But, those public acts do not make seemingly small financial donations meaningless. Even small donations are essential. Just as Levy recognized in the wake of the Holocaust – the only analogue we have for the scale of the refugee crisis today – financial donations from Americans across the country enable experts to do their work. They provide salaries for staff, travel costs for individual refugees, funds for material goods like blankets, clothes, shoes, operating costs, and more. The organizations we all support are built to do this work. They have forged relationships, expertise, understanding, and workflows. The leaders who run these institutions likely hoped the scale would never reach today’s reality – but they are built for these moments. And, our work is to support them. To give them funds to keep going.

Small donations also function as a barometer of public outcry. Accumulated gifts of only a few dollars demonstrate the reach of an organization. It is not only the financial total that matters as battles are waged on the ground and in the media. The number of donors, just like the number of calls and letters that fill the offices of elected officials, embolden any effort. They strengthen arguments by demonstrating communal support. Small donations are your votes in the politics of civil society.

I had a conversation recently with a young women who felt – as many of us do – discouraged and disheartened by recent immigration policies. She said that she was doing the very least she could by donating small amounts to a few organizations. She is in her first job out of college, working as a contractor – without job security. So, she was using what resources she had to say no more; to say, I will not stand for this. This is not the “very least” she could do. Giving money as a way to voice our values is not nothing; it is not “least.” It is often exactly what organizations need – because who will train armies of volunteers or sort mountains of donated goods? I tried to reassure this young woman that making financial donations – even if they feel easy because they have been rendered seamless online – is a meaningful form of activism.

Of course, I’m trying to reassure myself as well. In light of Levy’s call to sacrifice, I am struggling. I’m struggling to act publicly in a way that comports to my values and employs my historical training. I’m struggling to be present for my family while still enraged by the separation of migrant families and so many others. I’m struggling to do more and still show up for my job and my life. So, am I sacrificing? Maybe not. But, I’m acting. And I’m choosing to take another thread of Levy’s call to heart: I am acting within the institutions that I trust. I’m donating to a handful of organizations – local, national, and international – that have proven they will do this work. They have been doing it for years and will continue to do so when our collective attention has moved on. Perhaps we – as a country – are losing faith in the institutions of government, but I have not lost faith in the institutions of civil society. They were crafted in the spaces between government reach and they will continue to do the work to fill in the gaps of our government and the moral failures of our political leaders.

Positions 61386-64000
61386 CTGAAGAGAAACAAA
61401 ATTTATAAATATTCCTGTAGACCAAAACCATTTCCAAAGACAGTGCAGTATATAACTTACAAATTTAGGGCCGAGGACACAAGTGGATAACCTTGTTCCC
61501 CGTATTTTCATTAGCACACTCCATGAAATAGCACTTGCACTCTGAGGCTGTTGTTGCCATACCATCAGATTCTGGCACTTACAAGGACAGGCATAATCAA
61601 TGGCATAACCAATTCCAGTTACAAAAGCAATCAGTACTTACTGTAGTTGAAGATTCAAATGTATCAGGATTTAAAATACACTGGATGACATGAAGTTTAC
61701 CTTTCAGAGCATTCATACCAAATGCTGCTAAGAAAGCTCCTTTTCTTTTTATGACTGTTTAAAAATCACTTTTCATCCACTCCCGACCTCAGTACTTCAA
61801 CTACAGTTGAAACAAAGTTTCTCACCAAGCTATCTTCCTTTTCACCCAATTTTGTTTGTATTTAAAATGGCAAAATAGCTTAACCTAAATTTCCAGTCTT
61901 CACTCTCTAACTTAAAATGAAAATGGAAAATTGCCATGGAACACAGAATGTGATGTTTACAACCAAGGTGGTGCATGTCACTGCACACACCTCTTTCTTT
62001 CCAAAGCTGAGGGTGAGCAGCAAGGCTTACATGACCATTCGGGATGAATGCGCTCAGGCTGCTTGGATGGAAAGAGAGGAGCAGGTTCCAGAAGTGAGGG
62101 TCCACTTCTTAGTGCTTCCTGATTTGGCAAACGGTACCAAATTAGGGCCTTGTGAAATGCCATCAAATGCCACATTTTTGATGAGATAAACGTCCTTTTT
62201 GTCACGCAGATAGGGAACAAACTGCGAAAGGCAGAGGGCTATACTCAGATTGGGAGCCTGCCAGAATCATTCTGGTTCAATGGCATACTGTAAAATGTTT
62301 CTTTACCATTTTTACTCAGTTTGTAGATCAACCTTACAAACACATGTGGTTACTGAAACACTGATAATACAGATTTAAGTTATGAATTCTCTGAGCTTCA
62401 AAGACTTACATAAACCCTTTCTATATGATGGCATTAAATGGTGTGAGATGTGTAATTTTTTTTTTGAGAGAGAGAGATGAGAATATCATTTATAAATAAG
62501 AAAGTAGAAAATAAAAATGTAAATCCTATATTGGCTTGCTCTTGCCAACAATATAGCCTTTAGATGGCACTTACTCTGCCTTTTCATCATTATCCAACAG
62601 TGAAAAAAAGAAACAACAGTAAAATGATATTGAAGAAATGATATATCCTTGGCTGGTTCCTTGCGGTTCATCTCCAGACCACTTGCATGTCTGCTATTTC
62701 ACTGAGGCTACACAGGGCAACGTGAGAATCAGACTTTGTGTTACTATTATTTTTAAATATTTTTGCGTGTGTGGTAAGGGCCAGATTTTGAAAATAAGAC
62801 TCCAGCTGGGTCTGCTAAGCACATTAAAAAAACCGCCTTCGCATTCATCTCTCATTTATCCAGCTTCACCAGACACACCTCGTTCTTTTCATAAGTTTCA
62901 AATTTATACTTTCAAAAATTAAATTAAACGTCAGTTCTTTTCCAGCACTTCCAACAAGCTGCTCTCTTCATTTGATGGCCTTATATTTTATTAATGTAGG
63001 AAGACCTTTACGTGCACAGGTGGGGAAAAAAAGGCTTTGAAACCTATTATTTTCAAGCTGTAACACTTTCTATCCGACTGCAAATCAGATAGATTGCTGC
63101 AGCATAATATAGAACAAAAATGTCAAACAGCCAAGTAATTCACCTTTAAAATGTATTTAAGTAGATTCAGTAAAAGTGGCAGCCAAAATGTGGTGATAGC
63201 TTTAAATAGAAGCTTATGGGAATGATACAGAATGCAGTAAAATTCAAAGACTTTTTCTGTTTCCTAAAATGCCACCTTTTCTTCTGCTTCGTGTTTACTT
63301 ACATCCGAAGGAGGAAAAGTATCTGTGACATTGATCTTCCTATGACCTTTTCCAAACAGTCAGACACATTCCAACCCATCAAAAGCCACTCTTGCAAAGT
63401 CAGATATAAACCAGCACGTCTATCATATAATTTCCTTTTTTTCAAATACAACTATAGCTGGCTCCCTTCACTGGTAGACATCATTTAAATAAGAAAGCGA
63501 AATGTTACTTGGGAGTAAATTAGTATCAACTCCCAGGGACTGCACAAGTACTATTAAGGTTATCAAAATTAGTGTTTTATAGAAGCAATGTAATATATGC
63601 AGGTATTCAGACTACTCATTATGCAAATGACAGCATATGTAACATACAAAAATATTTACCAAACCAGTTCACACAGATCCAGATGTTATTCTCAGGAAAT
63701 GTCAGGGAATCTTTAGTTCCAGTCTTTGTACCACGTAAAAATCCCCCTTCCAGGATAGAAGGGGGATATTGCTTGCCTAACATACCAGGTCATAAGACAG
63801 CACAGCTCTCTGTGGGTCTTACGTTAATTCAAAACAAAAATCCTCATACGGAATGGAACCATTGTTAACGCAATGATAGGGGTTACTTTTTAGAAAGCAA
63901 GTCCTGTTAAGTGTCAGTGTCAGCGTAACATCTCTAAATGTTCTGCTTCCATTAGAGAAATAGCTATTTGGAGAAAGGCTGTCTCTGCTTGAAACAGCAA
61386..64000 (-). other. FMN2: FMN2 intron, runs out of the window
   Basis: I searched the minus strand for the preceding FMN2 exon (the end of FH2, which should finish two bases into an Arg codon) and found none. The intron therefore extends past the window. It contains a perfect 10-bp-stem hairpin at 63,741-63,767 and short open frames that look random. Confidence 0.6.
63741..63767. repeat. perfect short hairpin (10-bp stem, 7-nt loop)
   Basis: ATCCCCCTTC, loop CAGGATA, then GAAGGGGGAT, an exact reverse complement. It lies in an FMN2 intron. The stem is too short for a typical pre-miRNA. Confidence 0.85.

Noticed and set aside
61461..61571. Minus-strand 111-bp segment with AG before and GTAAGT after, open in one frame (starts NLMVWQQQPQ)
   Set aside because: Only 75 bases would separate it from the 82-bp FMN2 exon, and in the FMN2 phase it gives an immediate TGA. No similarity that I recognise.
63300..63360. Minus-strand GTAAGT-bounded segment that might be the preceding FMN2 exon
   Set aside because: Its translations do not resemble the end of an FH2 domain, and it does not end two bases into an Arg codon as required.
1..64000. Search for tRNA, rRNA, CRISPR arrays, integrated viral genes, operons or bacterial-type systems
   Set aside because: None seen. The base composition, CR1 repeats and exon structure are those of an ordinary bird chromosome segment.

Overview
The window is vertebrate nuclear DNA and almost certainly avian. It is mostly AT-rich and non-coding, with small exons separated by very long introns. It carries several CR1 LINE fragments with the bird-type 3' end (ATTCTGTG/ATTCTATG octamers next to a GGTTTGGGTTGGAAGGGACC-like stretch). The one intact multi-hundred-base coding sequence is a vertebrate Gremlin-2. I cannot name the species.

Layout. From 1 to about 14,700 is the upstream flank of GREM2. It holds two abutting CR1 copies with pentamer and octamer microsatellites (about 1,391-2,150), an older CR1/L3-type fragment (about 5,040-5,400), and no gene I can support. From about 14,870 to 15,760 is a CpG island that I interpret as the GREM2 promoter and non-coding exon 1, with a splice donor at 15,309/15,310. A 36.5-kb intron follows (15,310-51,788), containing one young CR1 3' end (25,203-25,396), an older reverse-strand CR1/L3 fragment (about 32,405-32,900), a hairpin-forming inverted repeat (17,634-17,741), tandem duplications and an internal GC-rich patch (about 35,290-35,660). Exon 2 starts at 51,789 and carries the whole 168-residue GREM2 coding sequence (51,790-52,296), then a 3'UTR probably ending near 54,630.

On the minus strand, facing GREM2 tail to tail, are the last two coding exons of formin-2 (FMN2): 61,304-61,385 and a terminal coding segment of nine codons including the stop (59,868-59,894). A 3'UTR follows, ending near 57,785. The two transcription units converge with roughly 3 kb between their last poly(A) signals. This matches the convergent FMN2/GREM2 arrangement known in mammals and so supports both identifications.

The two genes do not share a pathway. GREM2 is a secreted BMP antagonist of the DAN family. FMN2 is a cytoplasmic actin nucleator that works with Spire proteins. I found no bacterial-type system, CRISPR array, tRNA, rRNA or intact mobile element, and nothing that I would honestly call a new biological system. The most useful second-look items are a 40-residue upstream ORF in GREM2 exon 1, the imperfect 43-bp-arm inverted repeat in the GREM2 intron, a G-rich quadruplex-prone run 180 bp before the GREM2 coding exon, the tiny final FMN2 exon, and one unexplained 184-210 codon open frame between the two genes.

[1] Henry Montor, executive vice chairman of UJA, recalled the idea of a $100,000,000 goal sounding “ridiculous.” Quoted in Marc Lee Raphael, A history of the United Jewish Appeal, 1939-1982, (Chico, Calif: Scholars Press, 1982), 21.

[2] Battle for Survival, RKO Pathe Inc, 1946, Steven Spielberg Film and Video Archive of the United States Holocaust Memorial Museum, RG-60.2521, Film ID, 2293. Copyright. American Jewish Joint Distribution Committee (JDC).

[3] The United Jewish Appeal was, and remains, an umbrella organization. Funds raised through UJA support a range of Jewish organizations and efforts. In 1946, the three main recipients of UJA funds were The Jewish Joint Distribution Committee (JDC), the United Palestine Appeal (UPA), and the National Refugee Service (NRS). In 1946 – after this meeting – the NRS merged with the Service to the Foreign Born Department of the National Council of Jewish Women to create the United Service for New Americans. In 1954, the organization merged with HIAS.